Astronauts go mad on space mission in sci-fi film

By Grace Rodriguez

SPACE DRAMA— Christopher Rebbs (Tye Sheridan) caresses Sela’s (Lily-Rose Depp) face as
 characters fall deeper into paranoia. 

The film “Voyagers” directed and written by Niel Burger explores human nature yet struggles to unravel and stick to a compelling storyline. 

For a film with a director like Burger, known for his sci-fi successes which include “Divergent”, “Insurgent” and “Limitless” viewers were left disappointed. The film is generic and extremely forgettable.

Its greatest accomplishment is fitting in a “Matrix” reference in hopes of winning over sci-fi film fans. 

The “blue pill, red pill” allusion distracts viewers from how truly boring the storyline is. The film seems to borrow from different well-known films yet, still manages to come off as directed by inexperienced people. 

“Voyagers” falls extremely short, considering its budget was $29 million.

 The cheap Nerf-like guns and reused clips of the actors running through the same old hallway makes the budget seem almost comical. 

One clip in particular was stitched into the film three different times. Needless to say its theatrical cinematography was lessened with each use. This made the film feel like a beginning photographer’s portfolio. 

The lack of scenery stands out because of the location where the film takes place. The only realistic shot viewers got of outer space is the opening scene where the Earth (Florida in particular) is shown from the point of view of space. 

This clip is perfectly realistic considering a spaceship would be launched from the Kennedy space station, but it all goes downhill from there. 

Burger seems to avoid rabbit-hole after rabbit-hole in hopes of making ‘Voyagers’’ an original film. 

In theory, it’s a good strategy when trying to steer clear of copying other films, but this also ended up hindering the film’s ability to unravel a good story of its own. 

The film itself cannot decide what storyline to take and so it takes all of them. The film constantly introduces possible plot-lines, but it never delves quite deep enough into any of them.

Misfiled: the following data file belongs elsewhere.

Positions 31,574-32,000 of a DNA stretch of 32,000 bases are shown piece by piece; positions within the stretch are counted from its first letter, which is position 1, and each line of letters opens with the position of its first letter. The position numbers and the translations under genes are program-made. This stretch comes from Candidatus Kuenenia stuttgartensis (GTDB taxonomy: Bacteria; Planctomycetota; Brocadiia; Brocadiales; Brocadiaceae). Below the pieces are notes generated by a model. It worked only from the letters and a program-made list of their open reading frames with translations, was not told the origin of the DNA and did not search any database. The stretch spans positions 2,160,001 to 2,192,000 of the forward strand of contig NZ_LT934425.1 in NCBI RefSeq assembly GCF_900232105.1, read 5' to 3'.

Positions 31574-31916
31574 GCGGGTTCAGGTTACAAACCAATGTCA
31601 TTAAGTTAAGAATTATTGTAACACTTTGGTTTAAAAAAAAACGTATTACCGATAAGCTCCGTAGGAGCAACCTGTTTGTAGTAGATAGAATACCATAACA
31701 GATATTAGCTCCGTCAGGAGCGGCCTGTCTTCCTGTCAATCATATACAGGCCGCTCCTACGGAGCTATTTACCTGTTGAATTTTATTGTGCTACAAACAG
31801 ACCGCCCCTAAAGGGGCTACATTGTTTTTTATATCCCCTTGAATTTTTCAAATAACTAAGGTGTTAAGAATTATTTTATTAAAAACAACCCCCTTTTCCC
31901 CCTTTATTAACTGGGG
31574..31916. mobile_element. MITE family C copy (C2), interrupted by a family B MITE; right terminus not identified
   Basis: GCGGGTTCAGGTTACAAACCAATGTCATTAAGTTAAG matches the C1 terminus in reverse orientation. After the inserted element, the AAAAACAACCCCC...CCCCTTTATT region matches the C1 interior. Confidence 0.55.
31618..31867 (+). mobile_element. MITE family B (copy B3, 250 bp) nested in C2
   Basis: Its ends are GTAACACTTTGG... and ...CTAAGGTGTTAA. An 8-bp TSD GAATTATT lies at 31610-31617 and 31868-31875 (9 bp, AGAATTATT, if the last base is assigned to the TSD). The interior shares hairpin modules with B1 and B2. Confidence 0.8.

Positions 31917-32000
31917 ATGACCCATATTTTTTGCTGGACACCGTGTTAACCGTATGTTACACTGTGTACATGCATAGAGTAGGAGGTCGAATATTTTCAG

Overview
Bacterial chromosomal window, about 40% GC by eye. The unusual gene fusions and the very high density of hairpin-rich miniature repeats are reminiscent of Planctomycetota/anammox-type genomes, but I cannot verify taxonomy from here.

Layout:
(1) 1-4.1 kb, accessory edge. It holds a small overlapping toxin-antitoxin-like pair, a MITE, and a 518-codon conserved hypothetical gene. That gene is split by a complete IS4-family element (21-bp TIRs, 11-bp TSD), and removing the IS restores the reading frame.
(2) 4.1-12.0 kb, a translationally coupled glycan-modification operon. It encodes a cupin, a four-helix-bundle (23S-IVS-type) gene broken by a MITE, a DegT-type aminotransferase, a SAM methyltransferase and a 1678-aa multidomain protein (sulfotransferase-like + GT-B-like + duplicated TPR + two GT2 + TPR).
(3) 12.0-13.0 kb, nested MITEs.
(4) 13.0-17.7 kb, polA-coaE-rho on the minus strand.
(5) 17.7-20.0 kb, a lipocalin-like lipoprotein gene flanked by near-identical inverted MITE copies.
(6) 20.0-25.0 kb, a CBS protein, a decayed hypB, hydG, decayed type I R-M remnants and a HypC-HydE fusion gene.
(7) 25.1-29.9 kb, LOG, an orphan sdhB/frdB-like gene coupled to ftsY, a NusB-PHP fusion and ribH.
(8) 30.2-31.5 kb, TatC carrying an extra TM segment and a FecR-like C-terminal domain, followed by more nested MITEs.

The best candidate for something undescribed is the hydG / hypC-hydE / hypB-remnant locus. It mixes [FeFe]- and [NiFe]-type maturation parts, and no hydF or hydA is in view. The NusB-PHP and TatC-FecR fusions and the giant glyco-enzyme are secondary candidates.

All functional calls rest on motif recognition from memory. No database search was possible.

While the directing, budget decisions and plot is lacking, some of the cast members deserve praise. Tye Sheridan best known for his most recent and well-received role in “Ready Player One” plays Christopher who plays with confidence and is never lacking in delivery. 

On the flip-side is Fionn Whitehead, who plays Zac, the most dislikable character in the film. 

Whitehead’s style of acting is much more exaggerated, but it works well with his character. 

Whitehead does such a good job that by the end, viewers are left questioning if they might actually dislike the actor or just his character. 

A minor character that deserves much more praise is Phoebe, played by Chanté Adams. 

Adams is so stellar in such a minor role that viewers are left wanting more of her. Unfortunately, she is only seen in a few scenes.

Finally, Lily-Rose Depp, daughter of Johnny Depp, plays Sela. 

Based on her performance in this film, she seems to have the most experience. Each scene is well thought-out and her character is one of the most likeable of all. It is also refreshing to see such a strong female lead. 

Depp’s character is strong and confident, and the actress’ diligent nature really shines through.

The rest of the cast is  insignificant and forgettable. 

Even the most prolific actor Colin Farrel, is lacking. 

He is supposed to be the most volatile and “human” character but there is almost no difference between his character and all the others whose emotions are being suppressed by the “blue.” 

Overall, this film should be avoided. It is not hard to see that the budget was not well-spent. 

It would be a tedious task to pinpoint where exactly all the money went. 

After all, it did not go into the weapons, it did not go into the scenery, and it most definitely did not go into the space suits— if you could even call a cheap yellow hazmat suit that. 

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